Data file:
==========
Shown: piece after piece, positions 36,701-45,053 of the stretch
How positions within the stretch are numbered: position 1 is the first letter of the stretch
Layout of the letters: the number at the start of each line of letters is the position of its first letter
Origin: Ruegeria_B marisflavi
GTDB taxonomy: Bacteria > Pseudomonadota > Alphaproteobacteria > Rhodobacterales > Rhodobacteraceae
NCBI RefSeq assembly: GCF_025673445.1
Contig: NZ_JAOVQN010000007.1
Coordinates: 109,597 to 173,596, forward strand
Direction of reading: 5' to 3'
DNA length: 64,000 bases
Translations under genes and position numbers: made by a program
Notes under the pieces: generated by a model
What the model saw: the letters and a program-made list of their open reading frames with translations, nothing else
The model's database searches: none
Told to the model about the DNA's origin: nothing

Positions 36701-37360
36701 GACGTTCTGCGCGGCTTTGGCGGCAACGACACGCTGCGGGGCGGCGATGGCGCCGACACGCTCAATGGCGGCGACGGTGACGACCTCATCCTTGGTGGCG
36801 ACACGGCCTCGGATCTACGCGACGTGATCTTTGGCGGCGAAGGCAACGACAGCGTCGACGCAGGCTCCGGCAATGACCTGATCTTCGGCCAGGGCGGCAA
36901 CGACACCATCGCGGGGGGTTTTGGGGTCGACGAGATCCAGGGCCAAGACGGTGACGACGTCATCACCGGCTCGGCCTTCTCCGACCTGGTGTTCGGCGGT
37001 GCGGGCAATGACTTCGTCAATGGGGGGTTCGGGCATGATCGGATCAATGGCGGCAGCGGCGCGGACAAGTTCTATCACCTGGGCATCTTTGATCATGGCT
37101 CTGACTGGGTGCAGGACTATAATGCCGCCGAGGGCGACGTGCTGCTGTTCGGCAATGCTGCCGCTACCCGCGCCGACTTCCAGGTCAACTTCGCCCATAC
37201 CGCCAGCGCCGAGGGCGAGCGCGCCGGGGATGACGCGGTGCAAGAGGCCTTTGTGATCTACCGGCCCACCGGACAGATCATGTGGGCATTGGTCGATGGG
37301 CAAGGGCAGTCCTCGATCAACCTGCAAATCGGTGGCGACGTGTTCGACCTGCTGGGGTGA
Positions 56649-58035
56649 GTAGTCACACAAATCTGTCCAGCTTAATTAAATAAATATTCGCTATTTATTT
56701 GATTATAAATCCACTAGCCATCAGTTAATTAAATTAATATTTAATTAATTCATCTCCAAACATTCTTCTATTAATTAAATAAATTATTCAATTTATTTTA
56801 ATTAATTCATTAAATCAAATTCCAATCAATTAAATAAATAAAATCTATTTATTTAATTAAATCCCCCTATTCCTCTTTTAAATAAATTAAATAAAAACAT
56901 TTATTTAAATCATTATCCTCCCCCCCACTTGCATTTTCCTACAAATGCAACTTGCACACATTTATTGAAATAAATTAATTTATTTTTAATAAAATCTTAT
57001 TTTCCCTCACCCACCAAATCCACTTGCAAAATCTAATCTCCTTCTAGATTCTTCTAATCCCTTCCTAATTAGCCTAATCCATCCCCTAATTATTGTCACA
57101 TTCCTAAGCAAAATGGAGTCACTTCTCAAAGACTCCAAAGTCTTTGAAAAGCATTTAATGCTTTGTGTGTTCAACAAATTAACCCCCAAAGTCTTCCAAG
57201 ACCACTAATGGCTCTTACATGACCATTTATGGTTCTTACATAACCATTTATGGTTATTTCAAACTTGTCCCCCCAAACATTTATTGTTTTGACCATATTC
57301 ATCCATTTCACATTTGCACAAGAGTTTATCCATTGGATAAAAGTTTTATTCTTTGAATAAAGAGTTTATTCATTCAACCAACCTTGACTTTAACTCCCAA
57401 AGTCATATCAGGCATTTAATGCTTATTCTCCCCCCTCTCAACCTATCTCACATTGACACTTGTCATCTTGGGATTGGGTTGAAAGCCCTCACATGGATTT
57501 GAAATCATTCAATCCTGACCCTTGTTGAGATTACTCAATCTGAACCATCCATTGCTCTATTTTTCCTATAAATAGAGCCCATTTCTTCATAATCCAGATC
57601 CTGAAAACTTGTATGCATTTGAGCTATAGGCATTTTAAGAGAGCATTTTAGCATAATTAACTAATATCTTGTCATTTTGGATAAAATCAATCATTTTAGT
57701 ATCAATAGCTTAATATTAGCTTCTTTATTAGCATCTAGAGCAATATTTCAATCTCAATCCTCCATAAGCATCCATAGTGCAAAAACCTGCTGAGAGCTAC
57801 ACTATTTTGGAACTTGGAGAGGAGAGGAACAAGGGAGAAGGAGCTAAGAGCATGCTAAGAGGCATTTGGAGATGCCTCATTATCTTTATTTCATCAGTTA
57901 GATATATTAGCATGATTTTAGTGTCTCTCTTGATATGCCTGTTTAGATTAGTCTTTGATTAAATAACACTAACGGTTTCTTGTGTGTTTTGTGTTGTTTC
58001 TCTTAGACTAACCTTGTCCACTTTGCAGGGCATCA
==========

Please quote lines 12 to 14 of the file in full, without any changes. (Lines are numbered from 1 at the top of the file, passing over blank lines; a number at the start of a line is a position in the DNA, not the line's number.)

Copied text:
Notes under the pieces: generated by a model
What the model saw: the letters and a program-made list of their open reading frames with translations, nothing else
The model's database searches: none